PARK BLOG # 14 – Warblers and Whimbrels Week-end 2015
It was a picture perfect week-end at Presqu’ile Provincial Park on May 16th and 17th for the annual “Warblers and Whimbrels Week-end”. There is always a sense of excitement in the air as nature lovers, avid birders and campers descend upon the park.
For once, the gusty winds normally blowing off of Lake Ontario stayed calm, allowing for strolls along the scenic shoreline without fear of one’s hat blowing off. While walking, the witchety-witchety-witchety-witch of the Common Yellowthroat Warbler and squeaks, warbles and mews of the Gray Catbird had me looking into every shrub and bush along the paths hoping to get a glimpse and perhaps a photograph or two.
The highlight for me was heading down to Owen’s Point and watching the bird-banding display on Saturday morning. Elizabeth Kellogg and Roger Frost, assisted by Katsu Sakuma and Pat and Colin King gave hands on demonstrations on the entire bird banding process from start to finish. Pat has been coming to the banding demonstrations for 18 years and keeps a log.
Elizabeth is absolutely fascinating to watch as she carefully handles a wide variety of birds that have been caught in special netting called mist nets I watched in awe as Elizabeth expertly banded eight species of birds including a vibrant Blackburian Warbler, and a very wiggly Lincoln’s Sparrow both new species for me.
After gently removing a Black and White Warbler from the soft draw string bag it was placed in after being caught, Elizabeth holds the bird so as to secure it firmly without risk of injury. There are a variety of checks, such as identifying whether the bird is male or female and its physical condition. You can see that a small metal band geared to the size of the bird is then placed on its leg and the corresponding number is marked down in a log that is kept with a record of each bird banded. Putting on the band did not discomfort the little Warbler at all.
I found it quite humorous to watch Elizabeth as she turned the Black and White Warbler over and blew gently on the underside. Everyone watching the demonstration wanted to know what she was doing and why? It was explained to the very curious group that this allowed her to determine the fat content of each bird banded, an important statistic. (fat is deposited in the crop area and can be seen under the feathers as a blob of yellow. If there is not much fat it has to eat a lot to build it up before heading north. If it has lots of fat it is probably ready to continue north. ) Finally, Elizabeth checked out the flight feathers and a very happy Black and White Warbler was allowed to fly off with his dignity intact.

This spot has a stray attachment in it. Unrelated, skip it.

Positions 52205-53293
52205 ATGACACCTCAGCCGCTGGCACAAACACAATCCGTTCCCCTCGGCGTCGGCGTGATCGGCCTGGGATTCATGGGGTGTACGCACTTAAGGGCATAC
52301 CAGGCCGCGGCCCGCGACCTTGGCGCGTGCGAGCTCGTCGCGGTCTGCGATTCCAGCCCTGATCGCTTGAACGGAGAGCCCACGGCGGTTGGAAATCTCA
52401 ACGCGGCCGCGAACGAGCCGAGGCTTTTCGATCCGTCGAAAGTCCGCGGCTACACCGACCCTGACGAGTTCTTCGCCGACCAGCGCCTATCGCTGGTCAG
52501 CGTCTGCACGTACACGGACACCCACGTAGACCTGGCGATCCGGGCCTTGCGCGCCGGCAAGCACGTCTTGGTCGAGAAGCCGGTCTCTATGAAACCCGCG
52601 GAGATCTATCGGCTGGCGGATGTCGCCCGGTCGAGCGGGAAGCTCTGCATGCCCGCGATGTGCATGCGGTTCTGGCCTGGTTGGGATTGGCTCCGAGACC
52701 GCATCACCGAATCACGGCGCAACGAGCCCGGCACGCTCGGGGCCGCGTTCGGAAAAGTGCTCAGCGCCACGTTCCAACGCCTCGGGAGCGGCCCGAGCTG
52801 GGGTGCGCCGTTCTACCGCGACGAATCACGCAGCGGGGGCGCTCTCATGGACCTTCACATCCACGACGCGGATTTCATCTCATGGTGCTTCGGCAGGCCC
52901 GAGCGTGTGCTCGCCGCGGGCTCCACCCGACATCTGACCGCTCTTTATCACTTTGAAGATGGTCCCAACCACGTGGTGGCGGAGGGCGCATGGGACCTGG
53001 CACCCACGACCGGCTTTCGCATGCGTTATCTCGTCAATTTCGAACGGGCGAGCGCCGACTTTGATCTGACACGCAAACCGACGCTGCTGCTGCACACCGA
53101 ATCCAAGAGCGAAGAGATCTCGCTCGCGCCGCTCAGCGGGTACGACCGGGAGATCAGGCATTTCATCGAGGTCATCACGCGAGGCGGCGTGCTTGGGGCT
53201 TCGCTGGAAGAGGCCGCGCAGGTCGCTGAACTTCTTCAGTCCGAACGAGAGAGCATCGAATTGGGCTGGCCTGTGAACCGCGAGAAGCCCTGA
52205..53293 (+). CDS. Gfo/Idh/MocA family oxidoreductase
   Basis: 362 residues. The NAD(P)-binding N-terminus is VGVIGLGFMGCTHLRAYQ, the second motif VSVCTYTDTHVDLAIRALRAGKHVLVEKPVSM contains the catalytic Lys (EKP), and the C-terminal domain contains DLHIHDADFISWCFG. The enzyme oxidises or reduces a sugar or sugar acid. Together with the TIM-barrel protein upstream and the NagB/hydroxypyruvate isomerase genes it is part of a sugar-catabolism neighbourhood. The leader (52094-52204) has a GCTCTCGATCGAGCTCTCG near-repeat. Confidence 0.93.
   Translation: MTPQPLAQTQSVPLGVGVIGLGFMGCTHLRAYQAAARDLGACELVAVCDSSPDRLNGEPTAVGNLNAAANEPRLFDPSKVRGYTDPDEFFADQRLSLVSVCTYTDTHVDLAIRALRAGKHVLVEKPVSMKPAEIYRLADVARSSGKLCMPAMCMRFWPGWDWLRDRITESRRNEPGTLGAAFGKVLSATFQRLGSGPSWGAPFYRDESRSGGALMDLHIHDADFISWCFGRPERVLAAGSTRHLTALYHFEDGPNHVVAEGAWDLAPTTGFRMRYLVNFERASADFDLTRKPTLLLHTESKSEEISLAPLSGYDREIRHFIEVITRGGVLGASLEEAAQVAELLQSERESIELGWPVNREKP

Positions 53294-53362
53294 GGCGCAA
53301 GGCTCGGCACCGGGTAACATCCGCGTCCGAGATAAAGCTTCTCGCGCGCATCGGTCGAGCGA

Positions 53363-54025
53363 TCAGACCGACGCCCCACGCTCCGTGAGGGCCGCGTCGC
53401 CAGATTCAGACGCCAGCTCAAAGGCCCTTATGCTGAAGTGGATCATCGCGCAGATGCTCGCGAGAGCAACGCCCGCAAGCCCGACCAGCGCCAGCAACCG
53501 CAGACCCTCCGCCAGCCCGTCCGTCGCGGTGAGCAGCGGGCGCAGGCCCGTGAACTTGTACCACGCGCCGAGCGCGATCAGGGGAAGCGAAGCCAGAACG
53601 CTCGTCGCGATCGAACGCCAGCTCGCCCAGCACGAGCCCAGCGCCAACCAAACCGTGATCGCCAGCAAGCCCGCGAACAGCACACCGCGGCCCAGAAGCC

After such an interesting morning, it was time for a good walk at Owen’s Point to check out any sightings of the Whimbrels which migrate through Presqu’ile Provincial Park at this time of year. Some of my favorite spring flowers including the delicate white blossoms of the Toothwort and the incredibly delicate Foamflower were in full bloom. Catching my eye with their vivid orange coloring were several Red Admiral Butterflies, a regular in the Owen’s Point area.
Sadly, the Whimbrels were a “no show” that week-end, however I was lucky enough to spot these three Short-billed Dowitchers marching along the shoreline, drilling their long beaks into the muck for delicious tidbits.
Further explore the Friends website to discover more special event week-ends coming in 2015. It’s always a great time to learn, discover and show that you care about our environment.